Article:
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Scholar passionate about getting value from every carcass

(Headline abbreviated, original headline: First Light scholar passionate about obtaining value from every carcass)

A 20-year-old Lincoln University student with a special interest in maximising the value from every carcass is the recipient of First Light Foods’ annual scholarship.

Lucy Hewitt, in her third year of a Bachelor of Agribusiness and Food Marketing degree, grew up on a sheep and beef farm in Pahiatua and returns each summer to help her “pretty busy” father on his land. She says she has long been familiar with the First Light brand through an aunt and uncle who supply the premium grass-fed meat company, and was attracted to the programme because of the hands-on experience it offers.

The First Light scholar, chosen annually since 2014, receives $5,000 as well as the opportunity to attend an immersion week at First Light’s Hawke’s Bay headquarters.

“First Light is a small company doing all the right things,” says Lucy. “I like that they’re agile and able to try new things. I was super excited to have won – particularly as First Light is a company I’d like to potentially work for in the future.”

Lucy has a keen interest in supply chain management, which fits neatly with First Light’s criteria of awarding the scholarship to a person who plans to make their career in a land-based industry, with an emphasis on agribusiness and food. This week, Lucy travelled to Hawke’s Bay to meet with the First Light team and give an address at the company’s annual farmer conference – the Spring Muster.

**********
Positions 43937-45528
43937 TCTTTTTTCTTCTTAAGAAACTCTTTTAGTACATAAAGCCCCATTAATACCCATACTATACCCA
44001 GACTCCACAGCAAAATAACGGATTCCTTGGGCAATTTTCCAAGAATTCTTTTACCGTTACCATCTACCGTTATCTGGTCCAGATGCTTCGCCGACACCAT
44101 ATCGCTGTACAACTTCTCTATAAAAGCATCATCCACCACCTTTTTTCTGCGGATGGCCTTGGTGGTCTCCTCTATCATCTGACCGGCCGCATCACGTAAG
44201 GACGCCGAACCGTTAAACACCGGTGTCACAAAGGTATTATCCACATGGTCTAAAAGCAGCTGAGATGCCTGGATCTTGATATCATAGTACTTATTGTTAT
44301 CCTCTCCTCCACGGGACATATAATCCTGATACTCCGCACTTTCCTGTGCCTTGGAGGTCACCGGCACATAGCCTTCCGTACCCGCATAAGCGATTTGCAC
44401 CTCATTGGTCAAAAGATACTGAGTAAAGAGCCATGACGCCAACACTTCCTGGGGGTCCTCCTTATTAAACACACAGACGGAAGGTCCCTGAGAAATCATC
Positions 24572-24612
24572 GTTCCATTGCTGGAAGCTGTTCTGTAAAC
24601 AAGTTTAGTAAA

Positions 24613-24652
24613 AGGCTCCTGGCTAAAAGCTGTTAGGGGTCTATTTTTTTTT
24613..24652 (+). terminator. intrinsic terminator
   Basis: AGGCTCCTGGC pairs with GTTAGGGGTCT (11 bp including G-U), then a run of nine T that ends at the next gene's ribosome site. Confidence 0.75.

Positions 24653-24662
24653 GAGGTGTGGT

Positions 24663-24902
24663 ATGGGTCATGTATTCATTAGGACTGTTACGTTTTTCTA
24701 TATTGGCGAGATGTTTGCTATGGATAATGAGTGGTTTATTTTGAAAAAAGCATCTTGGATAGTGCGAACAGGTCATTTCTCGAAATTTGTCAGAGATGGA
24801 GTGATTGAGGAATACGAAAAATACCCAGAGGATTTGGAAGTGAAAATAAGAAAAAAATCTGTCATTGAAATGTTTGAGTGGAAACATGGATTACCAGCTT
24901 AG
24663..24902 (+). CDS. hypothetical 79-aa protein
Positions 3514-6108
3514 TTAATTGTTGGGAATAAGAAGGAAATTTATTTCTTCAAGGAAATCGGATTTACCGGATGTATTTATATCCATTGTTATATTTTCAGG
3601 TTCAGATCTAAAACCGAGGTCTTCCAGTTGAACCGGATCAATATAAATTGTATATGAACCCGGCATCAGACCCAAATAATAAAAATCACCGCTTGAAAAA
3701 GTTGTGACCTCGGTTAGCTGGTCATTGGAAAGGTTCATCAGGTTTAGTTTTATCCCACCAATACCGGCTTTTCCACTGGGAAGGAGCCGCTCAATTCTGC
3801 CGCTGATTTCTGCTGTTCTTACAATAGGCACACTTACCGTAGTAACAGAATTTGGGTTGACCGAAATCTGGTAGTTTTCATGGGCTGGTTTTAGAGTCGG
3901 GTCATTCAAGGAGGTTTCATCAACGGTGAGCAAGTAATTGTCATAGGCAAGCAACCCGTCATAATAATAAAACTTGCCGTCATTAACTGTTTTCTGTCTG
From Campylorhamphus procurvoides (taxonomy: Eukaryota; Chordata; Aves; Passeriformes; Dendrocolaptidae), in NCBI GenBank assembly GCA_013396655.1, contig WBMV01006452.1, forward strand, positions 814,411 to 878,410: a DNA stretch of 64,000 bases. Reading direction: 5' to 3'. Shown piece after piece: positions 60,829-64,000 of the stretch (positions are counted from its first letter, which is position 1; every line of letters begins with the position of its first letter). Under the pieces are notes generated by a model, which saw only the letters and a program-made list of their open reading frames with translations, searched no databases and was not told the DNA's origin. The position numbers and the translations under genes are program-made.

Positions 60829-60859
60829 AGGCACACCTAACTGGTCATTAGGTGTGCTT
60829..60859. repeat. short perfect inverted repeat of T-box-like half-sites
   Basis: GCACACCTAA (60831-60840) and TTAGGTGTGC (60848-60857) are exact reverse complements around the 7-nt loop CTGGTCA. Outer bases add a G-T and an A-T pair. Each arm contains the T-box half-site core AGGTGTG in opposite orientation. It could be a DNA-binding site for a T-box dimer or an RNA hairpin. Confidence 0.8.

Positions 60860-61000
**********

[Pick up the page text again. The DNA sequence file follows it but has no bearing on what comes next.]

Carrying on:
In it, she spoke of her desire for companies like First Light to make better use of the whole carcass. “Less than 50% of an animal’s carcass is converted into valuable cuts of meat. The remainder is classified as low value or discarded as waste material. As the industry faces sustainability and food security issues there is an absolute necessity to make better use of that remaining 50%,” says Lucy.

The full-time student sees organ meat and offal as one future solution. “On a gram by gram basis, they are much more nutrient dense than their muscle meat counterparts. I believe now is the time for organ meats to take the lead.”

And she suggested to the more than 200 First Light farmers, business partners and members of the management team gathered at the conference that now is the time to capitalise on the premium pet food sector. “Many consumers consider their pets to have equal importance as family members. There is an untapped market for pet food that is of prestigious quality.”

Greg Evans, First Light co-founder, says Lucy was selected as the 2019 First Light scholar as she demonstrated great attitude and effort as a student, and a thirst for working in the red meat industry in the future. “Our objective is to develop relationships with young leaders and encourage them to continue to strive to be the best they can,” says Greg. “Lucy has maintained an A-grade average at university, has a very positive disposition, and we liked her continuous improvement focus across her life. She is passionate about putting this into practice in business, she understands farming, and she is an avid supporter of the First Light differentiated model. Lucy’s career vision to work in the red meat sector, beyond the farm gate, and the many opportunities she sees for the sector, made her a clear choice for the scholarship.”

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